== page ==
National Press Club Journalism Institute programs are live events that include panels, workshops, seminars and other convenings designed to help journalists enlighten and empower all the stakeholders in our democracy. From teaching journalists how to stay safe on the job to helping them build trust, overcome reporting roadblocks or write with their audience in mind, our programs provide concrete skills that support the Fourth Estate’s vital role in our society and uphold press freedom.


October 17, 2019
Fourth Estate Award Gala 2019

Amanda Bennett, best known for her award-winning leadership in investigative reporting at The Wall Street Journal, The Oregonian, and Bloomberg News, will receive the National Press Club’s most esteemed prize, the Fourth Estate Award, at a Press Club gala in her honor on October 17, 2019 in Washington, D.C. Bennett is the 47th recipient of the award,…

November 1, 2019
Writing tips you’ll use forever

On Friday, November 1, the National Press Club Journalism Institute will host Writing Tips You’ll Use Forever, presented by L.A. Times Column One editor and writing coach Steve Padilla. “Steve Padilla is one of those rare editors who speaks a reporter’s language. He provides concrete advice and an executable game plan that will immediately improve…

November 1, 2019
How to get people to read what you write–and then do what you want

Think persuasive writing is just for the op-ed pages? If you’ve ever crafted a lede hoping people would read on, sent a story pitch or query aimed at sparking interest in your idea or manuscript, or fired off an email seeking a reply, you’ve engaged in persuasive writing (or at least tried).  On Friday, November…

November 1, 2019
How to publish a best-selling book: Two agents & one author share their tips

Got a book in you (or in a file drawer)? On Friday, November 1, literary agents Gail Ross, of the Ross Yoon Agency; Raphael Sagalyn, of ICM; and New York Times best-selling author Lynne Olson will share their insights and answer your questions about how to get your manuscript out of the slush pile and…

November 1, 2019
2019 Book Fair and Authors’ Night

One hundred authors — and their books — will be under one roof at the National Press Club, just in time for the gift-giving season. Navigate national politics and history, whisk your way to tasty treats, or laugh with your little one during the 2019 Book Fair and Authors’ Night on Friday, Nov. 1, 2019….

November 1, 2019
Pro Tips: Writing Workshop 2019

Whether you’re a journalist or a nonfiction author–or you aspire to be one–you’ll leave this multi-session half-day workshop with concrete skills that will help you take your work to the next level. Participants will create the program that best suits their interests and needs, selecting from a choice of sessions for each of four hour-long…


Tools for journalists with Google News Lab

What tools are out there to help a journalist compete in the digital age? Over the course of two days, Google News Lab Teaching Fellow Maggie Farley taught packed houses how to use a broad range of Google and other online tools to find, verify, analyze, manage and present information quickly and effectively.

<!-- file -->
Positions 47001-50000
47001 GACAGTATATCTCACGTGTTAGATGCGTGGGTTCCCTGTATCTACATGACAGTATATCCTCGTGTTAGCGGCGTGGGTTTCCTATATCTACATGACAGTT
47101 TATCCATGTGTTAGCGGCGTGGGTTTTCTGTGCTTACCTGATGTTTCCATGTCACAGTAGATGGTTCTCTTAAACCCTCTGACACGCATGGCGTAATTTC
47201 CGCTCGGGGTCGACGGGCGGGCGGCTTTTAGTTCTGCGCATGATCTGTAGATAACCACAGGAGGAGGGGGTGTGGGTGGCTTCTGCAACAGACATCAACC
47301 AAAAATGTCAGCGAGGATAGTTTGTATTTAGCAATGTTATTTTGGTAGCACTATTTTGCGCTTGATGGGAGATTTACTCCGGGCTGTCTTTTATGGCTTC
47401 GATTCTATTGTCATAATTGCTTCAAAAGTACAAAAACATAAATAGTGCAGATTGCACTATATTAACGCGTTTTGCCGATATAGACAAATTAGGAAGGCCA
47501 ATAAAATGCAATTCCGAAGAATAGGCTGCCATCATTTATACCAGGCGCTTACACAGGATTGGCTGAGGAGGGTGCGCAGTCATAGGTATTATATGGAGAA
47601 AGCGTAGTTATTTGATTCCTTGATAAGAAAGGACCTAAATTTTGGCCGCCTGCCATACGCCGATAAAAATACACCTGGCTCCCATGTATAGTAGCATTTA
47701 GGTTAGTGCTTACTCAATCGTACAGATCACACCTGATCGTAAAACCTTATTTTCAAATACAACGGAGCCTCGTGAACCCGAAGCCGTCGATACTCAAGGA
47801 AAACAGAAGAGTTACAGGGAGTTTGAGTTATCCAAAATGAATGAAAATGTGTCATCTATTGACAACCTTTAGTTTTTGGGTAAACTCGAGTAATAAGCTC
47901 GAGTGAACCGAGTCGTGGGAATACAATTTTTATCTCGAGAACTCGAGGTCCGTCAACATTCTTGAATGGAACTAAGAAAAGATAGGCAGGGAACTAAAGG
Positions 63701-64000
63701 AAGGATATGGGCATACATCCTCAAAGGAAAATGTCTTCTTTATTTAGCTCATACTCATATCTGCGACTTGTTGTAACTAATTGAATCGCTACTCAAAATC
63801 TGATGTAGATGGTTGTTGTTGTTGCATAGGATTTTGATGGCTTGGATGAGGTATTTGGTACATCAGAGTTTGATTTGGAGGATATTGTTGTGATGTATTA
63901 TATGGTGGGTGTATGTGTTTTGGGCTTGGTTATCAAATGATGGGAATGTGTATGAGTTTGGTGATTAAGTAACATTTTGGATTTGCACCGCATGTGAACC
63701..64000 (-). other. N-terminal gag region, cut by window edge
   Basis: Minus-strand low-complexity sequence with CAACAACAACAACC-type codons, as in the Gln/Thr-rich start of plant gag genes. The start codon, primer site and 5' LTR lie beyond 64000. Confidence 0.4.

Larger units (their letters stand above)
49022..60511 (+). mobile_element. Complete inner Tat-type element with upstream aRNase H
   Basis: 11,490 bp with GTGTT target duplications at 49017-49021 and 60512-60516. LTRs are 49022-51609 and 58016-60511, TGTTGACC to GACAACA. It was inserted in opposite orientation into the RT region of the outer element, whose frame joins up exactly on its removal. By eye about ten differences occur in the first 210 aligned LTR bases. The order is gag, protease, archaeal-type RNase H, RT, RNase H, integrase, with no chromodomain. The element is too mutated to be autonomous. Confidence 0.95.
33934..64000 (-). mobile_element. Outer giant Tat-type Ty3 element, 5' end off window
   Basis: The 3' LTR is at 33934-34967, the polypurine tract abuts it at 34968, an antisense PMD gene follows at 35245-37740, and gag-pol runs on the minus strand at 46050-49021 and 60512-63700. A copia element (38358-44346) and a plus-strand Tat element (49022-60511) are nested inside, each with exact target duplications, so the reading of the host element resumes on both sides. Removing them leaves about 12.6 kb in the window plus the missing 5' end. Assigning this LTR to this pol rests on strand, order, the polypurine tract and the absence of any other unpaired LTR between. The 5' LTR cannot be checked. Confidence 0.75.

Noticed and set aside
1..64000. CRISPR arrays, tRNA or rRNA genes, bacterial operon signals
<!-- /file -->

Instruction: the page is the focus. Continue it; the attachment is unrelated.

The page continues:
What’s next for regional reporting? Producing meaningful journalism now

The regional reporters who cover the nation’s capital today face a host of challenges: Shrinking newsroom budgets, federal offices that are ever-more opaque, a public that is increasingly skeptical–and sometimes even outright hostile. How can regional reporting adapt to, and once again thrive in, this environment? On August 1, veteran regional reporter Jerry Zremski, the Pew Research Center’s Michael Barthel and former U.S. Reps. Ryan Costello, R-Pa., and Jim Moran, D-Va., shared their diverse perspectives on the subject. The evening was moderated by Tamar Hallerman, The Atlanta Journal-Constitution’s Washington correspondent and the president of the Regional Reporters Association, which co-hosted the program.

How The Washington Post built trust with subjects in a high-stakes story

What makes a whistleblower or someone who’s been a victim of a crime or major misdeed willing to come forward to a particular journalist or outlet? On July 25, Lauren Clark, the subject of the Washington Post story “The man who attacked me works in your kitchen,” spoke at the National Press Club about how journalist Amy Brittain gained her trust. Her legal advocate Kristin Eliason discussed the factors that led to trusting Brittain with Clark’s story, and Brittain and Maura Judkis described what they did to maintain that trust, and about the responsibilities that come with telling a high-stakes story in the public interest.

The Nipsey Hussle story and how the L.A. Times got it right

What does it take to represent underrepresented communities and their major figures in a way that feels right to residents? In her speech at the Free Expression Awards, filmmaker Ava DuVernay said she “gasped” when she saw the way the L.A. Times had covered the life and death of South Los Angeles rap artist Nipsey Hussle–”the way that they had honored him on the page.” L.A. Times Staff Reporter Angel Jennings, Staff Writer Gerrick D. Kennedy and Assistant Metro Editor Erika D. Smith discuss how they approached the story to produce coverage that both stood out nationally and hit home–and about the groundwork that enabled them to do it on deadline.

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